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Natural Remedies for Anxiety: 8 Tips to Find Relief

Written by Dr. Edward Group Founder
 
A man exercising.

The funny thing about anxiety is that it can come even when you are generally happy. Anxiety symptoms often show up as pressure in your chest, shallow breathing, a racing heart rate, or scattered thoughts. No matter the cause or how it makes you feel, time-tested tools and techniques can restore your inner sense of calm.

"After the birth of my fourth child, I was feeling anxious, and it was hard for me to do the things I wanted to do," says Michelle C., a registered nurse living in Clearfield, PA. "I was breastfeeding my new baby and didn't want to take any medications, so I looked for natural remedies. Making a point to laugh with my kids every day and doing light yoga stretches helped me feel a little calmer each day."

What Home Remedies Work for Anxiety?

While it might motivate you to get things done, most people do not want to feel anxious and stressed. It can take a toll on your health, and anxiety comes with higher levels of cortisol — the stress hormone.

Many natural solutions are practical and easy to fit into your life. We've gathered the most helpful ways to deal with anxiety that you can easily incorporate into your daily routine.

Eat Healthy

The food you eat has a tremendous impact on how you feel mentally and physically. When you eat processed foods or skip meals, your blood sugar level can become inconsistent. This can cause anxiety, with symptoms such as fatigue, nervousness, irritability, and shakiness.[1]

Instead, eat nutritious, whole foods "by the clock" at regular intervals — every three or so hours. This can ease anxious feelings, boosting your feelings of well-being and happiness instead.

Switch to a Plant-Based Diet

Eating a plant-based diet is incredible for every aspect of your physical and mental health. Feel-good foods like avocados and walnuts are rich in nutrients like B6 and B12 and release "happy hormones," such as serotonin and dopamine, that boost your mood.[2, 3] Foods rich in magnesium, like spinach, Swiss chard, legumes, nuts, and seeds help people feel calmer.[6]

Eat Probiotic-Rich, Fermented Foods

Eating fermented foods high in probiotics — such as kimchee and sauerkraut — can benefit your gut flora. A healthy gut microbiome has a direct link to mental wellness. Specifically, a healthy gut can reduce social anxiety among other things.[4, 5]

Reduce Caffeine

If you've ever suspected that your morning coffee exacerbates your anxiety and makes you feel more jittery, your suspicions are correct. Caffeine consumption can increase stress hormones in your body, making you more agitated and irritable.[7]

At the same time, caffeine inhibits the calming neurotransmitter GABA, which would normally help you relax. It's no surprise that low GABA levels are associated with anxiety attacks.[8]

Avoid Sugar

Most of us love a little sweet treat from time to time. If you're trying to combat anxiety, eat sweets in moderation or, better yet, eliminate them. Excess sugar consumption brings feelings of irritability, worry, and sadness.[9]

The "high" feeling you get from eating sugar is always temporary and can lead to a crash, which makes anxiety feel even more intense. Sugar is also known to weaken your body's response to stress and lower your immunity.[10]

Make Lifestyle Changes

Your lifestyle has a major impact on the way you feel, and that includes your feelings of happiness, joy, or stress and anxiety. You've heard it a hundred times, but that's because there's wisdom in these words. Making healthy lifestyle choices — like getting enough sleep, engaging in hobbies that bring you joy, and moving your body each day — will help you feel your best and help replace the anxiety you feel with calm, centered clarity.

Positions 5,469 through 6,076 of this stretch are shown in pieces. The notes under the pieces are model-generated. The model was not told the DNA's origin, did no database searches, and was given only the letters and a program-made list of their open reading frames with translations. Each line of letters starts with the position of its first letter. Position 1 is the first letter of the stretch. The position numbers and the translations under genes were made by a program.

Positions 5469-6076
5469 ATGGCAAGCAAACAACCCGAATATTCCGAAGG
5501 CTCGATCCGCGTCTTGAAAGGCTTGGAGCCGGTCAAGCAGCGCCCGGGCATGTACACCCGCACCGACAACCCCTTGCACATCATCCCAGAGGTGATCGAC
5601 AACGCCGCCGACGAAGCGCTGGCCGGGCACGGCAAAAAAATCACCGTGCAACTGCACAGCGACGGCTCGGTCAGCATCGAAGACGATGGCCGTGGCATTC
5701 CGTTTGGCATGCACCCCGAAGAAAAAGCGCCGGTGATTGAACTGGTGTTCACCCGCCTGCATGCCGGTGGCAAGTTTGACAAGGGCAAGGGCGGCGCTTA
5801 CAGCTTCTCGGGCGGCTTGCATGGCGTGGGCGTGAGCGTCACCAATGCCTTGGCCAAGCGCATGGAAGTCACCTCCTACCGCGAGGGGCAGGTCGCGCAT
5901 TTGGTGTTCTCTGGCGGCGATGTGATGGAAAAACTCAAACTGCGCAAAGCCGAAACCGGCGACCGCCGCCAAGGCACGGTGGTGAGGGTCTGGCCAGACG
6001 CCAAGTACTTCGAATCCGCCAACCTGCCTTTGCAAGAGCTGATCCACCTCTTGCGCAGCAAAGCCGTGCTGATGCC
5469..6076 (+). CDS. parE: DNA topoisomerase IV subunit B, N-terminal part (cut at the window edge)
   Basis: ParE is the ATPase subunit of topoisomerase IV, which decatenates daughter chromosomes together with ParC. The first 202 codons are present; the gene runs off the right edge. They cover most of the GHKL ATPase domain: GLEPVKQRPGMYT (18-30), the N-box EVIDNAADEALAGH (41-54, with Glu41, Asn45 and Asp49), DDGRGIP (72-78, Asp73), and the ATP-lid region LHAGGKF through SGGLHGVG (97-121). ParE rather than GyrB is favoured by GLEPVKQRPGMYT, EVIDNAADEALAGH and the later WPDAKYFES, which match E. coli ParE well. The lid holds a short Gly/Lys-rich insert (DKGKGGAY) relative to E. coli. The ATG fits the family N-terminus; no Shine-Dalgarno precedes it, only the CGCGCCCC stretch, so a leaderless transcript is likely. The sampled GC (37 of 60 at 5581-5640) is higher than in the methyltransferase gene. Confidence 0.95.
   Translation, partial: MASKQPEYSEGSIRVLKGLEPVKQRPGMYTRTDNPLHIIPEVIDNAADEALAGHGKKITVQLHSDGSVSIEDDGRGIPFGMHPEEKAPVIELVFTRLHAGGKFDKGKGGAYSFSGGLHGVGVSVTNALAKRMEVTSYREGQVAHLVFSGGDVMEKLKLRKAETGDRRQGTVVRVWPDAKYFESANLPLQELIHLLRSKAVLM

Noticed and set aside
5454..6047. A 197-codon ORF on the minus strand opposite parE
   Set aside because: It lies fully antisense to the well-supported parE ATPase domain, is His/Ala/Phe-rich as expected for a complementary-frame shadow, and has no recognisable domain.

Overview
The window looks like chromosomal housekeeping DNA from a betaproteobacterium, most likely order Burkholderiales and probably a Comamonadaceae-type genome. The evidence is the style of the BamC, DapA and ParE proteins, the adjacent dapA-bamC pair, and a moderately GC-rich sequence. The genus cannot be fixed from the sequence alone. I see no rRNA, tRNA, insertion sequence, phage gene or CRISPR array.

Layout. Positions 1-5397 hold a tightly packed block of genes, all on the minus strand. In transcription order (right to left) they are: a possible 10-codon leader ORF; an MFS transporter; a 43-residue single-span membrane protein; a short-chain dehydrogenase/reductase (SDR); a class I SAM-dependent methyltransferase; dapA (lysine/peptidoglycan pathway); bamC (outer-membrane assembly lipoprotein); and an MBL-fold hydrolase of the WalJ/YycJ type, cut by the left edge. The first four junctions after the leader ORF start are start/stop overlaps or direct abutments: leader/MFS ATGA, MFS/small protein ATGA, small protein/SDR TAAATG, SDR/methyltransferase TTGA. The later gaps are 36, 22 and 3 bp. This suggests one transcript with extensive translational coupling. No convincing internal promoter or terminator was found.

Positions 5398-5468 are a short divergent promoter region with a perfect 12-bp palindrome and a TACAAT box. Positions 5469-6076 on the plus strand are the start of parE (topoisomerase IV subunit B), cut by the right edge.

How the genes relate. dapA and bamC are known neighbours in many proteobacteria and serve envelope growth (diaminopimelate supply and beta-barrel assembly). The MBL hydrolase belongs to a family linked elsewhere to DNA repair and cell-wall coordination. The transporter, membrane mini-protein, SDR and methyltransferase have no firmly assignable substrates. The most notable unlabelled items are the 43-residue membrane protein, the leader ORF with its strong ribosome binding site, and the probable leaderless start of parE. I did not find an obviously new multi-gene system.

Get Active!

It's obvious that exercise is great for your physical health, but did you know it's equally good for your mental health? Physical activity is one of the most powerful tools for managing anxiety and stress as it releases endorphins to make you feel good. Even one exercise session can help reduce anxiety for hours afterward![11, 12]

If you're a newbie to exercise, start small — aim for at least 15 minutes a day, four days a week. Not a gym person? Engage in any physical activity you like, such as gardening or hiking. That counts as exercise, too.

If you haven't tried yoga, much evidence points to its amazing ability to reduce anxiety! Because of its focus on breath and mindfulness, it's not only good for your body but also good for the soul.

Meditate to Calm Your Mind

When you're anxious, you're anything but in the present moment. Instead, anxiety usually has you living in your head and worrying about all that can go wrong. Want a simple solution? Meditation brings your into the present moment, which can put your mind at ease. Meditation is a proven method of easing psychological stress, such as anxiety.[13]

There are many types of meditation, including body scan, mindfulness, and mantra meditation. Generally, it involves sitting quietly and focusing on your breath or a simple phrase (mantra) to settle your mind. Sit in a quiet room and focus on your breathing for five minutes without interruption. Gradually extend the time.

Try Aromatherapy

Aromatherapy is an ancient practice involving the use of essential oils for a variety of health concerns, including anxiety. Essential oils are concentrated floral and plant parts, and they offer physiological benefits.[14, 15] Apart from smelling lovely, essential oils are effective tools for managing daily stress and anxiety. Use them topically on the skin, or diffuse the scent in your home.

Lavender oil interacts with neuroreceptors in the brain in the same way that some anti-anxiety medications.[14] Bergamot is a citrus fruit that is well known for reducing anxiety when used as an essential oil.[15] And lemongrass is a great go-to oil for stress and anxiety reduction, too.[16]

Take Magnesium

Magnesium is a mineral found naturally in the body, but many people are deficient in this essential nutrient. It helps your brain reduce stress and anxiety; proper amounts help ensure the body's "fight-or-flight" response works effectively.[17]